Public companies have two ways to deploy capital: through growth investments, such as capex, working capital, R&D, mergers and acquisitions, and by returning capital to investors via dividends and share buybacks (share repurchase). This week’s chart reveals that over the past two decades, dividend payouts were increasingly stable and share buybacks demonstrated more volatility.
The acceleration of stock buybacks has garnered more attention recently. Some politicians argue that stock buybacks have boosted stock prices by manipulating earnings per share (EPS), benefitted corporate executives at the expense of employees and shareholders and driven up leverage of balance sheets by financing buybacks with debt.
These worries stand to reason. Executive compensation is linked to EPS, which can be boosted by share buybacks. Stock buybacks can destroy shareholder value as well, as repurchases typically occur during a bull market when the valuation is higher. Even though most stock buybacks are financed with free cash flow, some companies may use net debt to finance buybacks while also cutting their tax bill. The concerns apply for some, but not all of the companies. Even though shareholder return has increased significantly in recent years, growth investment remains stable at about 8% to sales.
However, stock buybacks can be beneficial. I’ll illustrate this from three perspectives: buybacks’ impact on shareholders, companies and emerging companies.
Compared to dividend payouts, stock buybacks are a more efficient way to return capital to shareholders. First, share buybacks offer greater tax incentives for shareholders than dividends do. Investors who elect to sell their shares to the company only pay tax for the difference between the selling price and cost, whereas with dividends, the full amount is taxed. Second, share buybacks provide time value of money to shareholders, as they can defer tax payments until they sell the stocks.
Stock buybacks also offer more flexibility for corporations to distribute cash compared to dividends. Given increased competition, it’s hard for companies to generate predictable and solid earnings, so they tend to shift to flexible dividends in the form of buybacks. Consequently, the aversion to cutting dividends is more significant than pausing share buybacks. Stock buybacks also help with market liquidity as they increase the demand for stocks.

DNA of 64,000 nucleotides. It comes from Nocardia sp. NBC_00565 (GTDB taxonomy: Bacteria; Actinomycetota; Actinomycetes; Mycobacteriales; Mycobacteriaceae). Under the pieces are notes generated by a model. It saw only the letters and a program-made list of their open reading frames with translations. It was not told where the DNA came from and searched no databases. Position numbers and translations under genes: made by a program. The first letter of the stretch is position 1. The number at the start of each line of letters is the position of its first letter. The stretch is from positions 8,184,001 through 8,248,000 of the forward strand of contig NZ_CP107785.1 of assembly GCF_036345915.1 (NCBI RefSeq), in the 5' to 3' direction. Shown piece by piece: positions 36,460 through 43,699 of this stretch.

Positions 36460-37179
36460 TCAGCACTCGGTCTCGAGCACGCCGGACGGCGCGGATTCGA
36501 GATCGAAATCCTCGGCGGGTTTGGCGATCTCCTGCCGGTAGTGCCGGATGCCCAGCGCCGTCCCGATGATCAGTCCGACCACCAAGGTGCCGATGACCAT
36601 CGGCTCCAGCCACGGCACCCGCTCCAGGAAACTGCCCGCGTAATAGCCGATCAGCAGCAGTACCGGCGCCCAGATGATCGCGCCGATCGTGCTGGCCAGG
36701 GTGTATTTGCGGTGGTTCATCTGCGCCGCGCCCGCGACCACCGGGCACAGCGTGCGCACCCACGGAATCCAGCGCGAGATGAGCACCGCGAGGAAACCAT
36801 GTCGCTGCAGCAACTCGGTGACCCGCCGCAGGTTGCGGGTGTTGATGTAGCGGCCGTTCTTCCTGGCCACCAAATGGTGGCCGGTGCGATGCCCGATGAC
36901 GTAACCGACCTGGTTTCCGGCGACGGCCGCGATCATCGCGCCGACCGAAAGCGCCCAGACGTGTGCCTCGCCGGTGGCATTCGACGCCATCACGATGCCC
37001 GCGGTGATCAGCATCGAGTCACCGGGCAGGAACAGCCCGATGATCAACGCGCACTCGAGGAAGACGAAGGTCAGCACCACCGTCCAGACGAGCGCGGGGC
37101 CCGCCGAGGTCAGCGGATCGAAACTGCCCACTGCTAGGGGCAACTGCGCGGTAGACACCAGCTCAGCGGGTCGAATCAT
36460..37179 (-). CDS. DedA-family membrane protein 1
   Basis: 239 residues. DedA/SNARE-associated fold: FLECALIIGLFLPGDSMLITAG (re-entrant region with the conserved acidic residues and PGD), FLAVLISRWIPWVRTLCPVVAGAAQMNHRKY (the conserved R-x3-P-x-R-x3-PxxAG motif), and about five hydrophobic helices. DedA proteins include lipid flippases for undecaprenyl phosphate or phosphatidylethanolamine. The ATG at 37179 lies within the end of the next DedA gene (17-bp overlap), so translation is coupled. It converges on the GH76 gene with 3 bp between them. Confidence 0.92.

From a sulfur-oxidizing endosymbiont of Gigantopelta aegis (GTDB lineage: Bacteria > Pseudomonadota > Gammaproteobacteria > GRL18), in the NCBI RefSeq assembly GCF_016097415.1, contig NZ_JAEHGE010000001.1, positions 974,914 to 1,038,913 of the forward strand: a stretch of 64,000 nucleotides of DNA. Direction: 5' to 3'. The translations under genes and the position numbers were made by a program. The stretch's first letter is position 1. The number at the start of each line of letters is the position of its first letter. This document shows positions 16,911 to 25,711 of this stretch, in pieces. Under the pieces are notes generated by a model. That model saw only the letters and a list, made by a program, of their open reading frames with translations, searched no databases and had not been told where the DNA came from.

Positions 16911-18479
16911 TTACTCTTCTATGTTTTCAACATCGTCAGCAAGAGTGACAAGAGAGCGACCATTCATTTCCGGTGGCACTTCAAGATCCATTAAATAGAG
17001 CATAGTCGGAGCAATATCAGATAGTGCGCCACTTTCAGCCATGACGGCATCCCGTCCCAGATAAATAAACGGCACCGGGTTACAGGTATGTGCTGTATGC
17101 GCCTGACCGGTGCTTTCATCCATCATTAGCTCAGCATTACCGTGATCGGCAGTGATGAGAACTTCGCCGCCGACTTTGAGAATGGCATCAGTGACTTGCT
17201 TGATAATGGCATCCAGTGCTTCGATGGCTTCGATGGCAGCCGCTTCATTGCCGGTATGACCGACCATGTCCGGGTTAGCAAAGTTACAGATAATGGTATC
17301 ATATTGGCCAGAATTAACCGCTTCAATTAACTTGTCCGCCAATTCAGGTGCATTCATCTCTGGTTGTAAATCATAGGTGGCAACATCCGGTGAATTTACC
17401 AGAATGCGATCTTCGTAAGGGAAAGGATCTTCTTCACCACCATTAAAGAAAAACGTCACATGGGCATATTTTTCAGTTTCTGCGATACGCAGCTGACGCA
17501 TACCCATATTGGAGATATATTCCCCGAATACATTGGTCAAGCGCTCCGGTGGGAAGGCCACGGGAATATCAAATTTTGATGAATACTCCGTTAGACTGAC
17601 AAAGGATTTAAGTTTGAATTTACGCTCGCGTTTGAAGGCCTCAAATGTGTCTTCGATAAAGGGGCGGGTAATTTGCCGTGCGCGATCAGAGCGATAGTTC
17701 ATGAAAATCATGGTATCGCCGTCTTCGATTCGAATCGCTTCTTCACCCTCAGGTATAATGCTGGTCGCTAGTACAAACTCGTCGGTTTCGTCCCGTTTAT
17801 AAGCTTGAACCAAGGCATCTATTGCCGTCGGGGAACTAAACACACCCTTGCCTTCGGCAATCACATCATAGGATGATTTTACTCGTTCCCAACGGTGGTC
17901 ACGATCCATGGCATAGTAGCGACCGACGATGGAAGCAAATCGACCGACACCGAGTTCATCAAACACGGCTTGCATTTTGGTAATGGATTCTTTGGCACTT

Additionally, stock buybacks are an efficient way to redistribute capital to emerging companies. Two kinds of companies usually engage in higher stock buybacks, with the first being companies in the late cycle since it is harder for them to generate high return through growth investment compared to younger companies. Investors can allocate capital to younger companies and generate higher return, making their investment more efficient and boosting the economy in the long run. The second type is large companies, which often hire well-educated, experienced employees who earn relatively high incomes. Investing capital in younger and smaller companies that hire less experienced employees helps to reduce income inequality in society.
A bull market and rising earnings will help boost stock buybacks. We have seen the acceleration of buybacks during recent years due to economic expansion and fiscal policies. Despite the drawbacks, stock buybacks may also benefit the economy in the long run. 2018 saw record-high buybacks, and I expect robust share buyback activities in 2019 as well.
The material provided here is for informational use only. The views expressed are those of the author, and do not necessarily reflect the views of Penn Mutual Asset Management.
This material is for informational use only. The views expressed are those of the author, and do not necessarily reflect the views of Penn Mutual Asset Management. This material is not intended to be relied upon as a forecast, research or investment advice, and it is not a recommendation, offer or solicitation to buy or sell any securities or to adopt any investment strategy.
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